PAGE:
Candy Ellie kicks off her new, three-part series by looking at how we can create long-term change

Candy Ellie

We are at the start of a new year, which is a time when many people take stock of their lives and try to implement changes. In this mini-series I will be looking at some of the things that can stop us from living our lives to the fullest, starting with New Year’s resolutions. I firmly believe that changing our approach to them can lead to more positive and longer-term benefits.

Towards the end of the year, for almost a decade, I would go through the same routine of critically assessing my lack of progress or change in certain areas of my life. During the euphoria of New Year’s Eve services, I would make all sorts of declarations to myself and petitions to God only to fail miserably within a short space of time and end another year with very little (if any) of what I set out to accomplish. I simply couldn’t change my behaviour and got fed up with trying.

Resolutions: positive or negative?

Each year many believers still take on the mammoth task of setting goals with positive intentions but little or no preparation, which means most fail before February. According to research from the University of Scranton only eight per cent of people actually achieve their New Year’s resolutions.

When we don’t meet our goals and end another year without the things we were trusting God for, the feeling of failure or disappointment can adversely affect our emotional wellbeing and overall sense of happiness.

Why can’t I change?

Many of our expectations around behaviour change are very unrealistic. The five stages of behaviour change are: pre-contemplation, contemplation, preparation, action and maintenance. Depending on our personality type, this process can be as short as 90 days or take many years.

When we are detached from our usual stressors and temptations, we tend to get carried away with the romanticised idea of ‘new year, new you’. We decide what changes need to be made and go straight into ‘action’ mode, affirming self-condemning thoughts and making ourselves fully responsible for achieving goals that may in fact need specialised prayer ministry, long-term mentoring or support.

Did God forget about me?

So, what about the things we were trusting God for and how are we supposed to deal with these disappointments when another year goes by and they don’t come to pass?

I don’t have any magic answers here. This is where trust and faith come into action. True love cannot exist without trust. If we truly have faith and believe that God loves us, we can be honest about our disappointment and struggles with waiting. Such disappointments also present us with the opportunity to get to the root of things that affect our faith and trust in God’s willingness to provide the things we need, and bless us with the things we desire.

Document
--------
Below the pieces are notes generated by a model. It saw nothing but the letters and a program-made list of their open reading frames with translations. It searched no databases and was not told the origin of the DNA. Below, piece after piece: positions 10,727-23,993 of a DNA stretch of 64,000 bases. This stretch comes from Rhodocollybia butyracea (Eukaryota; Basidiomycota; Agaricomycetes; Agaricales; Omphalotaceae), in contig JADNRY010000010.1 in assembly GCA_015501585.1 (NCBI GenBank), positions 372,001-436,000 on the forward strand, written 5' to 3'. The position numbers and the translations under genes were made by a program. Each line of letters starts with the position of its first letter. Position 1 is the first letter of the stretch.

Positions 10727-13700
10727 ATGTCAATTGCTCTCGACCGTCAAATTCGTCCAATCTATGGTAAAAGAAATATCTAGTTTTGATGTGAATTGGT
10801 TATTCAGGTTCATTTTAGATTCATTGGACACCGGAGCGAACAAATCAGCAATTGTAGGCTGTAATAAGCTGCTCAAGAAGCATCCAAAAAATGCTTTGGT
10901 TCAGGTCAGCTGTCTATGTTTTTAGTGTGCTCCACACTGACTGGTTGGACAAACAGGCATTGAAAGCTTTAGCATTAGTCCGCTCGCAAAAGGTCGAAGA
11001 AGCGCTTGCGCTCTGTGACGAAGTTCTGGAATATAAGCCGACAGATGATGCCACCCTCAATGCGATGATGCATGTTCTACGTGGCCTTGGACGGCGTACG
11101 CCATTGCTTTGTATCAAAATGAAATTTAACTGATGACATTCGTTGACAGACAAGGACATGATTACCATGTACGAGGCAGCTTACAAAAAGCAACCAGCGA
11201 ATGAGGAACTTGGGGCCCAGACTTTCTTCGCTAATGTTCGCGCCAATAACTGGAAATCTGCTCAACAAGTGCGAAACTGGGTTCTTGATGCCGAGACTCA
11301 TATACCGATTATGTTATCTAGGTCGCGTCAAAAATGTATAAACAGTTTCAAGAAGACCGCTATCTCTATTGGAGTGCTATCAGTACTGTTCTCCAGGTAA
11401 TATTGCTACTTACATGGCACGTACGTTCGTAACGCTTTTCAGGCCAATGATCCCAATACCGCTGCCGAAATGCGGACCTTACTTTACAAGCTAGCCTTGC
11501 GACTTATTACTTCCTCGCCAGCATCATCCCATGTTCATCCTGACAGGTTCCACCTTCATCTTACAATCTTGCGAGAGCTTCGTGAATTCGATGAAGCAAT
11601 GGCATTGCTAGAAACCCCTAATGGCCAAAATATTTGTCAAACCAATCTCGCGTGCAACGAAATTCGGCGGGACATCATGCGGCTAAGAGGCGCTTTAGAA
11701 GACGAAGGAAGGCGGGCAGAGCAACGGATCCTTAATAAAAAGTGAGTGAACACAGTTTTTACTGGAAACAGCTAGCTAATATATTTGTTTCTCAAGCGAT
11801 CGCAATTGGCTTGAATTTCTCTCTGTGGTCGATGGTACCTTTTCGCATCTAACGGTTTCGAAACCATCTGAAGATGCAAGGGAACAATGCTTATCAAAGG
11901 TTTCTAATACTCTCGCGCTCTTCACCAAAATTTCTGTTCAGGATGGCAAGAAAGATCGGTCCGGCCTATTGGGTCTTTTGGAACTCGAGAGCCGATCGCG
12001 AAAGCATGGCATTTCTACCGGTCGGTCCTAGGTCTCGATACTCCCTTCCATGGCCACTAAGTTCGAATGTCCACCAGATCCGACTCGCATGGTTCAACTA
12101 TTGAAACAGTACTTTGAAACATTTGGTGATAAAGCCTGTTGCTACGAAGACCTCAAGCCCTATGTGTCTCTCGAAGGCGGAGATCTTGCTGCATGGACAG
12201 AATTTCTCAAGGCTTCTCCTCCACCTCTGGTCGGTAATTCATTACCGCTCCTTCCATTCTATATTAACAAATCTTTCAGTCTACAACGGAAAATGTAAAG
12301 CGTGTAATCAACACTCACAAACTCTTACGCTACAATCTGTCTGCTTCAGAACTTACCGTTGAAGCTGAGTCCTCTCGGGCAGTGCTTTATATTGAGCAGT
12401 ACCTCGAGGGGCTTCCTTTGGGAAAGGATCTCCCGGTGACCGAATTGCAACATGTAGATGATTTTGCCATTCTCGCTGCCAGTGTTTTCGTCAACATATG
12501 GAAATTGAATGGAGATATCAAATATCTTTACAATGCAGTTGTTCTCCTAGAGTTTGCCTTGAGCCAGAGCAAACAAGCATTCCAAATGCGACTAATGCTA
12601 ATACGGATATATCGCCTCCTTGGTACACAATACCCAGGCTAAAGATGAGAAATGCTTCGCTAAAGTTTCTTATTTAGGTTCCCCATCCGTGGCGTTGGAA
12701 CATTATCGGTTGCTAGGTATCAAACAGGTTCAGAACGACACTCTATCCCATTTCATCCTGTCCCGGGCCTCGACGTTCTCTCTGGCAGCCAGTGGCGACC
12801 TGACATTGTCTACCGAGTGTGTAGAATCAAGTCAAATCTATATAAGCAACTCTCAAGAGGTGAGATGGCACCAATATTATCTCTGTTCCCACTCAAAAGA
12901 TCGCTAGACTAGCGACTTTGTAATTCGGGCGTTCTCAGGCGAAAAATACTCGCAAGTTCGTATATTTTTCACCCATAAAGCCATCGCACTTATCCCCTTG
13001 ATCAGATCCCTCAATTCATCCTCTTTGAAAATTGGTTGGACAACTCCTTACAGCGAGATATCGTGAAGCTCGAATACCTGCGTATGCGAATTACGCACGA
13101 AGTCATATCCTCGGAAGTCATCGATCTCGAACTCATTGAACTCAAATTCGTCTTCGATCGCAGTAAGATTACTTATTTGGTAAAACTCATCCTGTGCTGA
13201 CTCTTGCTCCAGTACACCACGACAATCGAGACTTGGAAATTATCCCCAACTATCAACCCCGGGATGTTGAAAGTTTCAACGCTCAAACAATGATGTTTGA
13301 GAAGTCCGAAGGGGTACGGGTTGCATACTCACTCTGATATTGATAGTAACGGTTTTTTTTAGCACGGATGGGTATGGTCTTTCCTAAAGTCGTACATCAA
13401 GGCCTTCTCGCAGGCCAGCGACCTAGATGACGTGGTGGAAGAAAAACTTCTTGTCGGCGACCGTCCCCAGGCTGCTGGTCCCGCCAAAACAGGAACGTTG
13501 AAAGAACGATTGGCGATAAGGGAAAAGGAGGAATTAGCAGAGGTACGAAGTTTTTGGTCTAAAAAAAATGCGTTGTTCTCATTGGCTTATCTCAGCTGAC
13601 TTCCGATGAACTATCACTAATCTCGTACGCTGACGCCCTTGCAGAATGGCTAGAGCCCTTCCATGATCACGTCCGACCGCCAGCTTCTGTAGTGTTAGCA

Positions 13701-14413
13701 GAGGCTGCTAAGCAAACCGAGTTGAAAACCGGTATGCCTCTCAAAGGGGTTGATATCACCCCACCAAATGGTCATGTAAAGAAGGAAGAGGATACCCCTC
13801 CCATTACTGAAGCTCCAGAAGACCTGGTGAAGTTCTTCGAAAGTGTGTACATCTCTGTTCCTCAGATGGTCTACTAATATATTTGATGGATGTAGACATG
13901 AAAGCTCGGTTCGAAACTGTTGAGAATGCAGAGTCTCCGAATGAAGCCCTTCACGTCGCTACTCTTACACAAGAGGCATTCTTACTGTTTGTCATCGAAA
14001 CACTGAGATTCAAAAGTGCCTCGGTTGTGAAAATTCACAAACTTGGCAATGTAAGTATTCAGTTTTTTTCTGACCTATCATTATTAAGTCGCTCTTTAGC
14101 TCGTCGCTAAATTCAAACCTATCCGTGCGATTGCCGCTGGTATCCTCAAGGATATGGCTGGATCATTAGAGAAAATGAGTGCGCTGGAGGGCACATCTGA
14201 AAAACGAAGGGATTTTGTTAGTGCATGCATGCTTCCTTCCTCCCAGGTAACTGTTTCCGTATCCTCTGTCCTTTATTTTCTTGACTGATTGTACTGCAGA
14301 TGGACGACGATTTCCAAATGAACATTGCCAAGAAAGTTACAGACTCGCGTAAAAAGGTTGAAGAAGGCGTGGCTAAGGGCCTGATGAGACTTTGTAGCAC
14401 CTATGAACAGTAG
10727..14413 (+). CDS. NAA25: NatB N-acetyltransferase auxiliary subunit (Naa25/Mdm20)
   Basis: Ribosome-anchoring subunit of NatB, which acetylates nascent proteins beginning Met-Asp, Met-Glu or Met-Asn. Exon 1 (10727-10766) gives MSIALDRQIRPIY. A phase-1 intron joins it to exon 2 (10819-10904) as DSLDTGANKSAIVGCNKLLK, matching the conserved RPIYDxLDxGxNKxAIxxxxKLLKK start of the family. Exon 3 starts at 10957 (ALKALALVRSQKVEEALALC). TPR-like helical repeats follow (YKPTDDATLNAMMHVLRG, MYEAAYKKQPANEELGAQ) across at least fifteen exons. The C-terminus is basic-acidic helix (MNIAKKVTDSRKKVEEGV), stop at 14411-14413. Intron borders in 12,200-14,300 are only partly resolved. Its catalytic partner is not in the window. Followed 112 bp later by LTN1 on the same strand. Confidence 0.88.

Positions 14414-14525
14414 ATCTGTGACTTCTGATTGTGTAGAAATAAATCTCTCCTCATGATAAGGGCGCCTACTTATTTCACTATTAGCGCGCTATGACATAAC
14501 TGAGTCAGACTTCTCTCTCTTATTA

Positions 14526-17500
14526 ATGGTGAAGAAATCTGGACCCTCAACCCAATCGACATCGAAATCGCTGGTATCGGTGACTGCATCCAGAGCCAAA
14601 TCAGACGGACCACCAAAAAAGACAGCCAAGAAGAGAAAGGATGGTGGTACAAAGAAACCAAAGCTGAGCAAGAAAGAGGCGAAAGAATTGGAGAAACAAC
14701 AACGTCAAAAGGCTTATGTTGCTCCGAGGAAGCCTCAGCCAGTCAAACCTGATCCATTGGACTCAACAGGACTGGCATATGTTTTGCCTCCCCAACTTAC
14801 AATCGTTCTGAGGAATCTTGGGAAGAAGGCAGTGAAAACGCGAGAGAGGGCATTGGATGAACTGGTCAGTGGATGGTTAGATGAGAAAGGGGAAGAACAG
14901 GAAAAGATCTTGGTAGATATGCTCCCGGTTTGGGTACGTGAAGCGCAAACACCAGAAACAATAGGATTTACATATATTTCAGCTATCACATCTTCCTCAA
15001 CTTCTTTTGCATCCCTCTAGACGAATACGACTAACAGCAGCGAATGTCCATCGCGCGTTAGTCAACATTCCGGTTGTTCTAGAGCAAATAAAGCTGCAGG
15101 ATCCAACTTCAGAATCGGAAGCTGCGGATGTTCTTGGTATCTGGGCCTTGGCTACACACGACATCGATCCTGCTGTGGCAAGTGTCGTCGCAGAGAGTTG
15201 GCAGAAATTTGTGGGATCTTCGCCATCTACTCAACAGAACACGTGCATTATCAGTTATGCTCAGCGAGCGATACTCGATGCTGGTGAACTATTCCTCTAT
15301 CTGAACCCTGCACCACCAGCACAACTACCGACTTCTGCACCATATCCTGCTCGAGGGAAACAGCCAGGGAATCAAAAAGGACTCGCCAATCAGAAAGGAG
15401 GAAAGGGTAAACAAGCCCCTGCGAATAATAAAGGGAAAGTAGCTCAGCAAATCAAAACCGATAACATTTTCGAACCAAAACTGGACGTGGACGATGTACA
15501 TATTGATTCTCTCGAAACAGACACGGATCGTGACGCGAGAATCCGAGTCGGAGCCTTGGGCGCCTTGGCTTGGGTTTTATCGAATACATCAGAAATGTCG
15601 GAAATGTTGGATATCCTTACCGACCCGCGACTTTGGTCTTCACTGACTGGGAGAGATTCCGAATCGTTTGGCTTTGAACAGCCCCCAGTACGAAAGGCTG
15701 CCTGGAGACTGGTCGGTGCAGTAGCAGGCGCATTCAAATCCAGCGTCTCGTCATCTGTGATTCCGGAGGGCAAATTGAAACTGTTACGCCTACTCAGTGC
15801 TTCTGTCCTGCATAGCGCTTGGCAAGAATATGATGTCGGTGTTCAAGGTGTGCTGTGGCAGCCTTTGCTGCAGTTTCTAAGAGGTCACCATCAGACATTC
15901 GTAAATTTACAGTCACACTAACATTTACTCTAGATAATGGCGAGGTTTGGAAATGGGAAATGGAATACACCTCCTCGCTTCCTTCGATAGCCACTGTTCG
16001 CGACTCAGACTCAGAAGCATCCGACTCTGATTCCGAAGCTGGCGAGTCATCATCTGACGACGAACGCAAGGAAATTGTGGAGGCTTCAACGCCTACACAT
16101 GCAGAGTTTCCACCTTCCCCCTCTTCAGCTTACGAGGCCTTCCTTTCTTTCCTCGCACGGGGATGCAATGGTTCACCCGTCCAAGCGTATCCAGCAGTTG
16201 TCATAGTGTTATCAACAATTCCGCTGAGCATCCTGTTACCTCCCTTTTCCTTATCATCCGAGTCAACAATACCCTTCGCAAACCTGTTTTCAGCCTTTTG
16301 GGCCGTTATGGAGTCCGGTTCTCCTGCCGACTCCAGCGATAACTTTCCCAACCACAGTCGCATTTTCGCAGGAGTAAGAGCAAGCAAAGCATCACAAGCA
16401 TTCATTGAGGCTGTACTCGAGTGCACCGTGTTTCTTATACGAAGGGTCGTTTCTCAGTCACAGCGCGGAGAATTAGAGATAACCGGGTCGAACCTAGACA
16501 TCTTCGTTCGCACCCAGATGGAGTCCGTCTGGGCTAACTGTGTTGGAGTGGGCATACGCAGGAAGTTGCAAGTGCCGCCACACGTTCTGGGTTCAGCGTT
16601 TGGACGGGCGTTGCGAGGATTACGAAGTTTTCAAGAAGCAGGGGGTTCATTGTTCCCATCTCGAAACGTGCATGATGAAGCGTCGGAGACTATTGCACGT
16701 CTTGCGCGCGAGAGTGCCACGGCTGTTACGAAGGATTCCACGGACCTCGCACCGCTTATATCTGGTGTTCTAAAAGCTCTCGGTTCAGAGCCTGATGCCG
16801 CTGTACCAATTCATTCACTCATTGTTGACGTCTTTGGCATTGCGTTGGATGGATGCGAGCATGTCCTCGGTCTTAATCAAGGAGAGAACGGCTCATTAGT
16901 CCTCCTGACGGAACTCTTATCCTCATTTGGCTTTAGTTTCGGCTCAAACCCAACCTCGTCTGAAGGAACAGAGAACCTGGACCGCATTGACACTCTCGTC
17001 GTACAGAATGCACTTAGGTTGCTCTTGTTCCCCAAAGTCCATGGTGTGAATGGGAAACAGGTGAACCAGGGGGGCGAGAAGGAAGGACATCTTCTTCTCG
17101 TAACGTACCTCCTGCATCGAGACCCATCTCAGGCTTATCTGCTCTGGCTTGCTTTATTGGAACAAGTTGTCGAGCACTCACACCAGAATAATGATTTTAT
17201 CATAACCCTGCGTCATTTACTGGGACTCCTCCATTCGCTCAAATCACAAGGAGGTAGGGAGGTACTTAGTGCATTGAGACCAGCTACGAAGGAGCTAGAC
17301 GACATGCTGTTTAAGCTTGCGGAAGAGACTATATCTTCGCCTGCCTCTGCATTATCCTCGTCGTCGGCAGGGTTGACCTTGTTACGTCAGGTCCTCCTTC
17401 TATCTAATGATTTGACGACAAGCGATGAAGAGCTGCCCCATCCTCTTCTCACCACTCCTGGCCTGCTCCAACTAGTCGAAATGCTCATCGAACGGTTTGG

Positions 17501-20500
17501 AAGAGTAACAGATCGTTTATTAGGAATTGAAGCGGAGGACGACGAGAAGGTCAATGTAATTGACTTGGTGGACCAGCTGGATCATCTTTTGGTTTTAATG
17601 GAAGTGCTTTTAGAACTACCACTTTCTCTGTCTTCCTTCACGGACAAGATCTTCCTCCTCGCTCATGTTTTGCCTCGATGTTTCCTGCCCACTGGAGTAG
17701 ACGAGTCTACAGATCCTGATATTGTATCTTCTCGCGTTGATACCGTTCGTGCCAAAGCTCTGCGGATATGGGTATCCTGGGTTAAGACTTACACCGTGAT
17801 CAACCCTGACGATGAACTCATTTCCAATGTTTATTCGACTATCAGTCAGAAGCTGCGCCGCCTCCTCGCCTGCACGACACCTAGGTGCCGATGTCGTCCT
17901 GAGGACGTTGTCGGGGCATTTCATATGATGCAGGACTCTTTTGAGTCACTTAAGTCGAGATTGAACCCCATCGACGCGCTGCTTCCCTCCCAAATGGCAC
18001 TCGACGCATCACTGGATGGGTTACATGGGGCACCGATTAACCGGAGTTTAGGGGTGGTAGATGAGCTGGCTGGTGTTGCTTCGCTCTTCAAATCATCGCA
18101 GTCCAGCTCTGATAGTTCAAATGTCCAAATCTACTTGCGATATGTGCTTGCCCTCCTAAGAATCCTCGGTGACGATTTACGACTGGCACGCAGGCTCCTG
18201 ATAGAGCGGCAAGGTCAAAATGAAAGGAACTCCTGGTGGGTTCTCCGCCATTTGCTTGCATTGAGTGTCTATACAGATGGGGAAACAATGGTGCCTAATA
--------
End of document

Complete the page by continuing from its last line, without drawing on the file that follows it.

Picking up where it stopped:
In my own life, my foundations were deeply broken through church hurt, abuse and parental abandonment. I didn’t really trust God or believe he loved me for me. I asked for a husband, relevance and all sorts and seemingly got no response. When I told God how angry I was about all that had happened and asked him to heal my heart, a new journey of love and trust began. I am still waiting for many things but it feels so much better when you trust the one you are asking, knowing he will do what’s best for you, over and above what you ask.

Setting godly goals

I still firmly believe that resolutions are a good way to aspire to a positive end result and motivate yourself to change for the better, but only when they are created and implemented with healthy expectations.

For me, the ability to break free from certain behaviours was a process that took years. Change came through understanding why those issues were there in the first place and receiving help to address the root cause of certain difficulties.

Here are some tips to help you make and maintain healthy resolutions:

Set achievable goals - There is nothing wrong with aiming high but, after taking into account all of the above, it might be worth reviewing your resolutions. Start with small wins that you can build on as the year progresses.

You don’t have to do it alone - Change is not easy. It is important to recognise that you may need specialised prayer ministry or counselling.

Sometimes, it truly does take a village - Moving forward you may also need longer-term mentoring or support as you learn to walk in new areas of freedom. This can be in the form of a prayer partner that you can freely share with and give permission to ask you how you are getting on or though follow-up sessions with a counsellor, coach or mentor.

Rome wasn’t built in a day - Be patient with yourself, plan positive things to look forward to and work on becoming your own biggest cheerleader. And make sure you celebrate each step of the journey